Mr Nyenswah had said that all the suspected patients had been transferred to an Ebola treatment centre in the John F Kennedy Memorial Medical Center in Monrovia.

But on Monday, the information minister said 17 of the 37 patients were unaccounted for.

The current outbreak is the deadliest since Ebola was discovered in 1976
He said the authorities were now trying to track them down but said he was confident they would return.

"Most of the people that went into this holding facility came there voluntarily," he told the BBC.

"So our impression is that they still want to be [there], but they were forcibly removed by vandals and looters, not because they wanted to leave; so we are sure that they will return."

He said the attack on the quarantine centre was Liberia's "greatest setback" since the Ebola outbreak began.

Symptoms include high fever, bleeding and central nervous system damage
Fatality rate can reach 90% - but current outbreak has about 55%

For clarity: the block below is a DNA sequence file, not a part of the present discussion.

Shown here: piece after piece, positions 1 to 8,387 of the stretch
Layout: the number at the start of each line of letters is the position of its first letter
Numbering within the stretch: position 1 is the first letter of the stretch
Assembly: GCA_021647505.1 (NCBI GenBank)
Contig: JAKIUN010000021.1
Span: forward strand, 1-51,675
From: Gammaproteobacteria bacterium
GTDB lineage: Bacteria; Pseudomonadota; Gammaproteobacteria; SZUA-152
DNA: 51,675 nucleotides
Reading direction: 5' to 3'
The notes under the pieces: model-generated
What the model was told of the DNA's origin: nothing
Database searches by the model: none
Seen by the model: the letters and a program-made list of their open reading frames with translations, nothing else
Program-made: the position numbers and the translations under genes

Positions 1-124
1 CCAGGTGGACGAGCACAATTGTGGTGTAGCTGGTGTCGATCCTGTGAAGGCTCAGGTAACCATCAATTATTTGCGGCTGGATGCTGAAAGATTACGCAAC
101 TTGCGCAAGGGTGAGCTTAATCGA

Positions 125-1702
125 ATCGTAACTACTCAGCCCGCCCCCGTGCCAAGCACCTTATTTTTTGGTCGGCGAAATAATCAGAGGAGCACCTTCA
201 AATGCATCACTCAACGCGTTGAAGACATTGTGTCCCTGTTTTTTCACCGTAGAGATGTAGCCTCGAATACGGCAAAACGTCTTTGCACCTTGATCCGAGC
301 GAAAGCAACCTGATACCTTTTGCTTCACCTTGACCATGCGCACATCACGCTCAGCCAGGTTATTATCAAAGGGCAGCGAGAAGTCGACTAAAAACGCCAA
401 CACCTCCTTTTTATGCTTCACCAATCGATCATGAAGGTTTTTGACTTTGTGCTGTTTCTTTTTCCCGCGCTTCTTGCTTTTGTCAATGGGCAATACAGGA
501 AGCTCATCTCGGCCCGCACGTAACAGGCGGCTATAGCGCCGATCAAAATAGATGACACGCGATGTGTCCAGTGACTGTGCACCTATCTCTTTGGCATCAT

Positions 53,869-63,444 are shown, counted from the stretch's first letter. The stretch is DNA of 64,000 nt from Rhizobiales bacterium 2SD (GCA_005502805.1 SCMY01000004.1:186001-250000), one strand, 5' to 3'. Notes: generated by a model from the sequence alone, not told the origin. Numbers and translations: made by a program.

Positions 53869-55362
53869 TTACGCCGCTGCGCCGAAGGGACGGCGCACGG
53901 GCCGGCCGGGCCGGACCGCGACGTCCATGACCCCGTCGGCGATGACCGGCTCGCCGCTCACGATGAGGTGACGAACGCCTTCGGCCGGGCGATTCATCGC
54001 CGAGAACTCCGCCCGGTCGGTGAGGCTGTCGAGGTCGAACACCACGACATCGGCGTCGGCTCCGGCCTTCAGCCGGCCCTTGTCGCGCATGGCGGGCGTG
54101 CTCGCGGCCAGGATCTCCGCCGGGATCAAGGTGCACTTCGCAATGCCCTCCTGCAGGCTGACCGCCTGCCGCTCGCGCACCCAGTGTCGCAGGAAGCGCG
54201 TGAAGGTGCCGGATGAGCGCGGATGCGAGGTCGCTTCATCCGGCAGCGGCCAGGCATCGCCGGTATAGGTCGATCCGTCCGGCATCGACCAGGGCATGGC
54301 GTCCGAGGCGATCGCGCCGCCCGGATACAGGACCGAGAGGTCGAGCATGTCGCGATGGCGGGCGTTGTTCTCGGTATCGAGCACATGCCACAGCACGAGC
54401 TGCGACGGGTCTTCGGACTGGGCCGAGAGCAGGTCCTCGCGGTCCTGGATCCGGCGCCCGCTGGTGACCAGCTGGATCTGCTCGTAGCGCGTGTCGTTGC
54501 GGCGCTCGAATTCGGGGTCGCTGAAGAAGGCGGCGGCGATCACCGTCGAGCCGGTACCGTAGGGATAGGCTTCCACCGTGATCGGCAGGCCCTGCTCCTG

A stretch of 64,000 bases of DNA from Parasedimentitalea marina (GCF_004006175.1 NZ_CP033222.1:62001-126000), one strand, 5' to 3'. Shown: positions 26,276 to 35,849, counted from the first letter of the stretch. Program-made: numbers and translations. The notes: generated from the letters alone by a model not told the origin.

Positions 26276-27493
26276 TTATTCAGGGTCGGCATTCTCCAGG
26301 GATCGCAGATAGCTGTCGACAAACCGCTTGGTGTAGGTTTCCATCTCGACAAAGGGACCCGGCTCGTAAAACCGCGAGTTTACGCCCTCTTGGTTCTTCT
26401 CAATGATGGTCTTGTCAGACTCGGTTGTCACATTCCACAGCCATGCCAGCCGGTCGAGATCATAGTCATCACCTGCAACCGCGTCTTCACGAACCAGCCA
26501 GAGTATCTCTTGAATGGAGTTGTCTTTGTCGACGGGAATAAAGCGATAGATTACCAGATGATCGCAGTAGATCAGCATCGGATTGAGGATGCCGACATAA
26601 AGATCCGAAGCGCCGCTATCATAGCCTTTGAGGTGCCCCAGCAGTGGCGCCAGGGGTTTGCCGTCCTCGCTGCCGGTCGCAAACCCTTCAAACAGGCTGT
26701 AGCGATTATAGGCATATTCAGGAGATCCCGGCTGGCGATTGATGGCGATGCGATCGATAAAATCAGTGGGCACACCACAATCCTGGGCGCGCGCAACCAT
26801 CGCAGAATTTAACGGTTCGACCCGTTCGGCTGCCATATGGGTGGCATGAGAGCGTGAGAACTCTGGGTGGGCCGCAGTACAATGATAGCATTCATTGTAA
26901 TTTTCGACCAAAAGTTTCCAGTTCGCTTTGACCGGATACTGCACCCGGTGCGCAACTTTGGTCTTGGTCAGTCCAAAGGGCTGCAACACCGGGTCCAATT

Incubation period is two to 21 days
There is no vaccine or cure
Supportive care such as rehydrating patients who have diarrhoea and vomiting can help recovery
Fruit bats, a delicacy for some West Africans, are considered to be virus' natural host
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Blood-stained mattresses, bedding and medical equipment were taken from the centre, a senior police officer told BBC News, on condition of anonymity.

"This is one of the stupidest things I have ever seen in my life," he said. "All between the houses you could see people fleeing with items looted from the patients."

The looting spree, he added, could spread the virus to the whole of the West Point area.

Health workers flee
Lindis Hurum, from medical charity Medecins Sans Frontieres (MSF), says there is an urgent need for a massive public awareness campaign in Liberia.

"Some people don't believe that it exists. Definitely, as the situation is getting worse and more people are getting sick, more people also start to believe it," she told the BBC.

"But they don't necessarily understand or know how they should prevent it."